Sounds like the perfect set! I’ve become so engrossed in you now, I’ve completely forgotten what I was going to ask you next!

[Much laughing from Richard]


Ah yes, you have mentioned before that you’re a musical theatre fan, this score itself is amazing. Is there a favourite song that you have within the score and has it changed from listening to the original, to working on it with Anna and Jeremy?

Oh yeah, it changes. From the very beginning I loved “Shiksa Goddess” and “Nobody Needs To Know” and then “If I didn’t Believe In You” became one of my absolute favourites. There isn’t one in the bunch that I don’t love, and now with the movie, I kind of love them all equally.


They’re your babies now!

Yeah they are. They’re my babies.


So have you caught the bug a bit now? Now that you’ve done one musical is it something that you want to look more at in the future?

I’ve always had the bug, yeah, but now I finally have the taste of the drug [chuckles], so now yes, I would like to do more.


Excellent! I will keep my eye out for more musicals from you! Now, you are a massive hero to many people, I know a lot of scriptwriters at least, that really look up to you. Do you have any heroes yourself, anyone you look up to?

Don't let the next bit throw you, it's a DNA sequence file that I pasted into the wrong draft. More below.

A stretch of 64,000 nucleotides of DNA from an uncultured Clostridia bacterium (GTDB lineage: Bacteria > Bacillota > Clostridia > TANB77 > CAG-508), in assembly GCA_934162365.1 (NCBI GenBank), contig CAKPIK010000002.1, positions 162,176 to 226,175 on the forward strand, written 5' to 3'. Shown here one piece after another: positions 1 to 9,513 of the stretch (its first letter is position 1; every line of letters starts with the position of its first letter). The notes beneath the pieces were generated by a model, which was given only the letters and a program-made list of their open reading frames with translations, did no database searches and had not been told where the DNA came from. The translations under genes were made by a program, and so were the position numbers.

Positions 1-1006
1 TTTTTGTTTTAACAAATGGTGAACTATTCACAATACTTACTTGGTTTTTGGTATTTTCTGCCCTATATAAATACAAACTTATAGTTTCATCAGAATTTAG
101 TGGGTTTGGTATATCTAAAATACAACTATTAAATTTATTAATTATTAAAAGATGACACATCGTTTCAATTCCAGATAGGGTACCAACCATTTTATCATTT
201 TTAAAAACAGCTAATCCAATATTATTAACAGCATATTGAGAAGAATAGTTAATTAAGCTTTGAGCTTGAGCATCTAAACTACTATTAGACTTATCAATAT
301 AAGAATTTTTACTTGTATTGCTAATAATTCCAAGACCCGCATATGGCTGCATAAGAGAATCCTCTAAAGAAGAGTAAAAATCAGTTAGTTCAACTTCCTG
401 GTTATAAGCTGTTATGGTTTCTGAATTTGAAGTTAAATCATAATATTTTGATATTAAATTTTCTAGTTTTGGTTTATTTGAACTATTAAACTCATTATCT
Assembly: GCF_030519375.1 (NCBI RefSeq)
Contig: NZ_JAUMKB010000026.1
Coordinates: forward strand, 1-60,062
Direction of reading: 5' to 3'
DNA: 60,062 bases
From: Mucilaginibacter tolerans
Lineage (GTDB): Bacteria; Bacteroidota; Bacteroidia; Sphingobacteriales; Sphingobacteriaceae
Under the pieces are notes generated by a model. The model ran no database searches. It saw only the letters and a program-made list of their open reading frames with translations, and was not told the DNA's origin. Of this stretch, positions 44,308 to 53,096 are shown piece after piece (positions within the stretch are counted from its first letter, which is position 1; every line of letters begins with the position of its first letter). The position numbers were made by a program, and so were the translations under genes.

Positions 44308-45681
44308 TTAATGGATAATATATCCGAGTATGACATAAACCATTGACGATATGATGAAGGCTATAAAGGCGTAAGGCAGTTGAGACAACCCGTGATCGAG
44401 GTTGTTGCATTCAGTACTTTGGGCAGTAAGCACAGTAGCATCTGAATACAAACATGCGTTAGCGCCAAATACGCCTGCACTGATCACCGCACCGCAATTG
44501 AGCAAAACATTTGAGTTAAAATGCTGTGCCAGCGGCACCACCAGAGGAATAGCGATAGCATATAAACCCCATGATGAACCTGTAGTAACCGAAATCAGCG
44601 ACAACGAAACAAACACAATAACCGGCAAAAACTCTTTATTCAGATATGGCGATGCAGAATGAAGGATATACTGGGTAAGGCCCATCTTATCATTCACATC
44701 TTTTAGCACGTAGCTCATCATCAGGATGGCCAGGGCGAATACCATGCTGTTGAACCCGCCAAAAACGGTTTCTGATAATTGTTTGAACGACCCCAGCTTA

Oh constantly, I mean there are people working today, people from the Thirties, Forties, Fifties, you know, great screenwriters all the way from Jo Mankiewicz to Billy Wilder to Spike Jonze and Charlie Kaufman. There are people all the time who impress me and right now on television, there’s Julian Fellowes, I just watched two seasons of “Downton Abbey”, Matt Weiner of “Mad Men” and Vince Gilligan of “Breaking Bad”. There are people who are always inspiring me and continue to. So, I’m among the fans.


One last question; if you could direct any story or movie that you wanted, do you have an ideal of something you’d particularly want to work on?

Oooh. The only thing that comes to mind, because I’ve been on these interviews all day and they’ve been asking me about musicals, so there’s a musical called “Spring Awakening” [excited squeal from Melanie]. Other than that, there’s not really one. That’s kind of what I was searching for now, trying to figure out what I’d like to do and I believe it is an original. I’d like to do an original rather than an adaptation.